Self-driving bus takes first tour of University of Melbourne campus
By Claire Quinn
The University of Melbourne launched its own autonomous mini shuttle bus today to assist in integrated transport solution research and make transport safer.
The autonomous vehicle is designed for low-speed urban environments and is part of a three-year partnership with French company EasyMile, specialists in autonomous vehicle technology.
Representatives from the university, industry and the Victorian Government had the opportunity to experience the ride the new vehicle along Masson Road on the Parkville campus.
The autonomous bus created a buzz around campus with its presence during the mapping and testing with hundreds of photos and social media posts appearing before the official launch.
University of Melbourne Vice Chancellor Glyn Davis said the vehicle will provide researchers unprecedented access to autonomous technology, putting students at the forefront of research and development.
“It’s researchers, it’s industry, it’s government and it’s people thinking about what autonomous vehicles are going to mean for the future and the hard questions that go with it – how do you program these, how do you make them safe, how you do you make them accessible to the public.”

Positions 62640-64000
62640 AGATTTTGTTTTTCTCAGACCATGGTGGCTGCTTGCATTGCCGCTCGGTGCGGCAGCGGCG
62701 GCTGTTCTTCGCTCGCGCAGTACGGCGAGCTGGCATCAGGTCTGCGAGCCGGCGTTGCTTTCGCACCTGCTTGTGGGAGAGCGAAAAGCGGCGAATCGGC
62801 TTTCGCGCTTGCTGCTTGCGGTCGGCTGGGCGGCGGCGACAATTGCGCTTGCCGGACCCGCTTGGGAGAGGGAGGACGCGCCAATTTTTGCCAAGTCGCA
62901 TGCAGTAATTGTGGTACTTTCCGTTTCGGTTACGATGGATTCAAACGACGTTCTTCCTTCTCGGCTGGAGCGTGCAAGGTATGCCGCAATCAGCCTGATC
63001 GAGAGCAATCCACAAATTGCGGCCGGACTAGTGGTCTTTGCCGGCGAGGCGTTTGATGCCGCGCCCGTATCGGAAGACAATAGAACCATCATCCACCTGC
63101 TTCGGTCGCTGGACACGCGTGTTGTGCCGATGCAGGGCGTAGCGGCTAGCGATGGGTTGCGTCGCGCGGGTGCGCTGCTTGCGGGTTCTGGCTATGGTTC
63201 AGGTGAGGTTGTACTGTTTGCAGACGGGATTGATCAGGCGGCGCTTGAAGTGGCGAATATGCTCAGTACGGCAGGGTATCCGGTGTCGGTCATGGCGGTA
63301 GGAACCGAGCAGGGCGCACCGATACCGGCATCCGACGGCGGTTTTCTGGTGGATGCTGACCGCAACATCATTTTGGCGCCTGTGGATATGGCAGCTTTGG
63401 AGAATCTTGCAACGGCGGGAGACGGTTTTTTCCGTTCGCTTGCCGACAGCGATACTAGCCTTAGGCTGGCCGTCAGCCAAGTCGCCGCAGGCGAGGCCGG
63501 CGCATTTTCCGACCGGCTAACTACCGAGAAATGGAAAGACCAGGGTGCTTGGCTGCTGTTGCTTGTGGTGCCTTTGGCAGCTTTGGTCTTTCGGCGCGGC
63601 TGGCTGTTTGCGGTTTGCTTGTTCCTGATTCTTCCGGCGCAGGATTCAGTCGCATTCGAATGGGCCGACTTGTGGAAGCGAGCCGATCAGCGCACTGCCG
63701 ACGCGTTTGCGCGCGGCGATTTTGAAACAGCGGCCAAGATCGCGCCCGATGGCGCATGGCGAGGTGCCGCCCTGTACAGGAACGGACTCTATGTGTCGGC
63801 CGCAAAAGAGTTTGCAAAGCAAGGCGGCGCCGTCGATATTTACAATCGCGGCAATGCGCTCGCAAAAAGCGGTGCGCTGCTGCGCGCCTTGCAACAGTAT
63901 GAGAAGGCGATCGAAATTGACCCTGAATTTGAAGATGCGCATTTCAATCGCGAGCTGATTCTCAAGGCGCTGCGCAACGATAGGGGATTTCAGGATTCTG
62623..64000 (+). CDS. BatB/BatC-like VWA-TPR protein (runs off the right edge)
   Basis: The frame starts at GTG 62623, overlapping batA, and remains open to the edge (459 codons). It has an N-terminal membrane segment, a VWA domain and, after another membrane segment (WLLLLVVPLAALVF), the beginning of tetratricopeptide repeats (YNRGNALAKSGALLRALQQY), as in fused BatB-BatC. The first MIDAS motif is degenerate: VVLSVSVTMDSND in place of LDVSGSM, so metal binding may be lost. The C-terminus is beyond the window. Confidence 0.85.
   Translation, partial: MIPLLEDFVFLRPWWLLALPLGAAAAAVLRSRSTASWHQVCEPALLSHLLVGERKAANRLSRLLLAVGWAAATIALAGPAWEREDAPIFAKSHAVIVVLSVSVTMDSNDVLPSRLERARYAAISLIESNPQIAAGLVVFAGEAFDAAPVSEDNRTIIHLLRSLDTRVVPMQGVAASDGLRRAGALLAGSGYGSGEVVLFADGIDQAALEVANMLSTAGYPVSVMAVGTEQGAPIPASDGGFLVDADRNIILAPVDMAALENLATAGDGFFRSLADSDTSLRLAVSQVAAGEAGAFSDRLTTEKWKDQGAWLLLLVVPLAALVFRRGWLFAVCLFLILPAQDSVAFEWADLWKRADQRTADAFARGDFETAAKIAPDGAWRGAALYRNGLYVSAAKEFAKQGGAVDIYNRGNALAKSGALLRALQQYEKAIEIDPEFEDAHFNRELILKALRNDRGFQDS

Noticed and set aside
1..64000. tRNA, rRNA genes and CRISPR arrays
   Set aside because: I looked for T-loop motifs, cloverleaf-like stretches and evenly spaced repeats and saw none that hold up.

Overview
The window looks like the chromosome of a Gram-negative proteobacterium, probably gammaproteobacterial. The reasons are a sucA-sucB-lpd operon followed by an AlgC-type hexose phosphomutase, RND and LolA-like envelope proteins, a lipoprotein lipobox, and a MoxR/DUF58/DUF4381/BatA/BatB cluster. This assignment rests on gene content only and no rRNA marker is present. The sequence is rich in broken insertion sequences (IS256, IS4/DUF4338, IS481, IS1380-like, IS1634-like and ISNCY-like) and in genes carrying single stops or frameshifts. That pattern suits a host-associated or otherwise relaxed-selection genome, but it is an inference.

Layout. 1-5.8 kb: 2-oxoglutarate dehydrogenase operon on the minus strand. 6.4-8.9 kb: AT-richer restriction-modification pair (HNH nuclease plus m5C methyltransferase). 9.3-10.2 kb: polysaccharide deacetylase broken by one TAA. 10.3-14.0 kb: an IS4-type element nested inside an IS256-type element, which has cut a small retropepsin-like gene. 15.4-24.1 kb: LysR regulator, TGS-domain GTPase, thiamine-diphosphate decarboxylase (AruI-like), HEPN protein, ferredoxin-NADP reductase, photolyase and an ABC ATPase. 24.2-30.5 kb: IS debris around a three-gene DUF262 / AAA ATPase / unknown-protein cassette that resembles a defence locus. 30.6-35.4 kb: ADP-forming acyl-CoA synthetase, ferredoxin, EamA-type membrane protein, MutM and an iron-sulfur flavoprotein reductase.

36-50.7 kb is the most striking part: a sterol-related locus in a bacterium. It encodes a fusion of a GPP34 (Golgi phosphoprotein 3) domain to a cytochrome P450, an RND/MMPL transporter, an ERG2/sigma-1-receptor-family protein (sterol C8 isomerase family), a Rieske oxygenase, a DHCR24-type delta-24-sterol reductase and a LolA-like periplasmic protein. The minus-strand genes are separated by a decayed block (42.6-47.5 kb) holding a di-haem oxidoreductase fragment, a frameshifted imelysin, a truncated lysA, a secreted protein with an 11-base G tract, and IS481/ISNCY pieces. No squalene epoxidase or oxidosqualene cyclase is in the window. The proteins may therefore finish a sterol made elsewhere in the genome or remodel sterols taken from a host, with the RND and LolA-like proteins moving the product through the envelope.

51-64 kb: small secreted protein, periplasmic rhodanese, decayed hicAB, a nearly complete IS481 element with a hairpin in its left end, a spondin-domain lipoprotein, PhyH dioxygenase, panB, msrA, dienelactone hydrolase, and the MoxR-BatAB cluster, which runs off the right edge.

He said the University’s research is focused on the principles of “here’s the future, how can we be part of it, how can we make it better, how can we make it happen sooner.”
University of Melbourne Professor in Transport for Smart Cities and AIMES Director Majid Sarvi said industry and research partnerships play an important role in transport’s future.
“By partnering with EasyMile through projects such as the University’s Australian Integrated Multimodal EcoSystem (AIMES) – a world-first living laboratory based in the streets of Melbourne – we are able to test highly integrated transport technology that make a real difference to people’s lives,” he said.
At the event, Professor Sarvi said the team was very pleased to have this partnership. “Our students and researchers will have access to the best technology available in the world and enhance it through collaboration between industry and government is an enormous opportunity for us.”
This is a world first, as we are taking information from the AIMES project integrating that with our Ezy Vehicle and also sharing that data globally
Head of EasyMile Asia Pacific Simon Pearce said the University will be the innovation hub for EasyMile in Australia and New Zealand. “This is a world first, as we are taking information from the AIMES project integrating that with our Ezy Vehicle and also sharing that data globally. Teams in France and Singapore will collaborate with University of Melbourne team to demonstrate the application of the autonomous vehicles on the road.”
Manager, Transport Innovation for Transport for Victoria Claire Imray said it was exciting to see technology such as this being developed in Victoria to support fantastic initiatives such as AIMES. AIMES is working with more than 40 industry, government and academic partners, designing a highly-integrated, intelligent ecosystem to deliver safer, cleaner and more sustainable urban transport outcomes.
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Learn more about AIMES.